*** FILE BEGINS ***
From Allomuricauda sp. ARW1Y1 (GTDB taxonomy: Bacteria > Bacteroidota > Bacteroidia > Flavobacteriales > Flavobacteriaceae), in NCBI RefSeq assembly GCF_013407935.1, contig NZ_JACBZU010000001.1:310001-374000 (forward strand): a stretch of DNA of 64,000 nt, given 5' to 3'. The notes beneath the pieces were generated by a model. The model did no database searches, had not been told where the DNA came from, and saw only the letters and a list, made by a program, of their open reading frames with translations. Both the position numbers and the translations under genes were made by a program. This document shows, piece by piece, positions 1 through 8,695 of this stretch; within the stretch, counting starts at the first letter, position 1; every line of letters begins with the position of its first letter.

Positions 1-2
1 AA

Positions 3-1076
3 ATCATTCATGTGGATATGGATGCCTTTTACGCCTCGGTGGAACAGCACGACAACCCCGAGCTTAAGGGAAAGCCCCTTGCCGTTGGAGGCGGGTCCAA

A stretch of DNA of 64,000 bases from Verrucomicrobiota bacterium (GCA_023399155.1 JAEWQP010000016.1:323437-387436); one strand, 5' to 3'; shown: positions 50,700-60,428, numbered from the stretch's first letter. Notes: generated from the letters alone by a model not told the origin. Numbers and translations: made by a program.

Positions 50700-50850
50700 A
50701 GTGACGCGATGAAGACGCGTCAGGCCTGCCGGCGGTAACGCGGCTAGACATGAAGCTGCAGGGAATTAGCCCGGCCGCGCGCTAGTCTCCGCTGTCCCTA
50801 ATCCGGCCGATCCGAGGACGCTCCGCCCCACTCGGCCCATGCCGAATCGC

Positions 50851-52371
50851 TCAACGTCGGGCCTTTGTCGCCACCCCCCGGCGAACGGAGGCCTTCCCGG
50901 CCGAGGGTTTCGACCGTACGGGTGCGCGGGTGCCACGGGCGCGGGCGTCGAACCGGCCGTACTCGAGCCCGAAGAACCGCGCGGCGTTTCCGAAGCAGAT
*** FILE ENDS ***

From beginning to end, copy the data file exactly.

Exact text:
From Allomuricauda sp. ARW1Y1 (GTDB taxonomy: Bacteria > Bacteroidota > Bacteroidia > Flavobacteriales > Flavobacteriaceae), in NCBI RefSeq assembly GCF_013407935.1, contig NZ_JACBZU010000001.1:310001-374000 (forward strand): a stretch of DNA of 64,000 nt, given 5' to 3'. The notes beneath the pieces were generated by a model. The model did no database searches, had not been told where the DNA came from, and saw only the letters and a list, made by a program, of their open reading frames with translations. Both the position numbers and the translations under genes were made by a program. This document shows, piece by piece, positions 1 through 8,695 of this stretch; within the stretch, counting starts at the first letter, position 1; every line of letters begins with the position of its first letter.

Positions 1-2
1 AA

Positions 3-1076
3 ATCATTCATGTGGATATGGATGCCTTTTACGCCTCGGTGGAACAGCACGACAACCCCGAGCTTAAGGGAAAGCCCCTTGCCGTTGGAGGCGGGTCCAA

A stretch of DNA of 64,000 bases from Verrucomicrobiota bacterium (GCA_023399155.1 JAEWQP010000016.1:323437-387436); one strand, 5' to 3'; shown: positions 50,700-60,428, numbered from the stretch's first letter. Notes: generated from the letters alone by a model not told the origin. Numbers and translations: made by a program.

Positions 50700-50850
50700 A
50701 GTGACGCGATGAAGACGCGTCAGGCCTGCCGGCGGTAACGCGGCTAGACATGAAGCTGCAGGGAATTAGCCCGGCCGCGCGCTAGTCTCCGCTGTCCCTA
50801 ATCCGGCCGATCCGAGGACGCTCCGCCCCACTCGGCCCATGCCGAATCGC

Positions 50851-52371
50851 TCAACGTCGGGCCTTTGTCGCCACCCCCCGGCGAACGGAGGCCTTCCCGG
50901 CCGAGGGTTTCGACCGTACGGGTGCGCGGGTGCCACGGGCGCGGGCGTCGAACCGGCCGTACTCGAGCCCGAAGAACCGCGCGGCGTTTCCGAAGCAGAT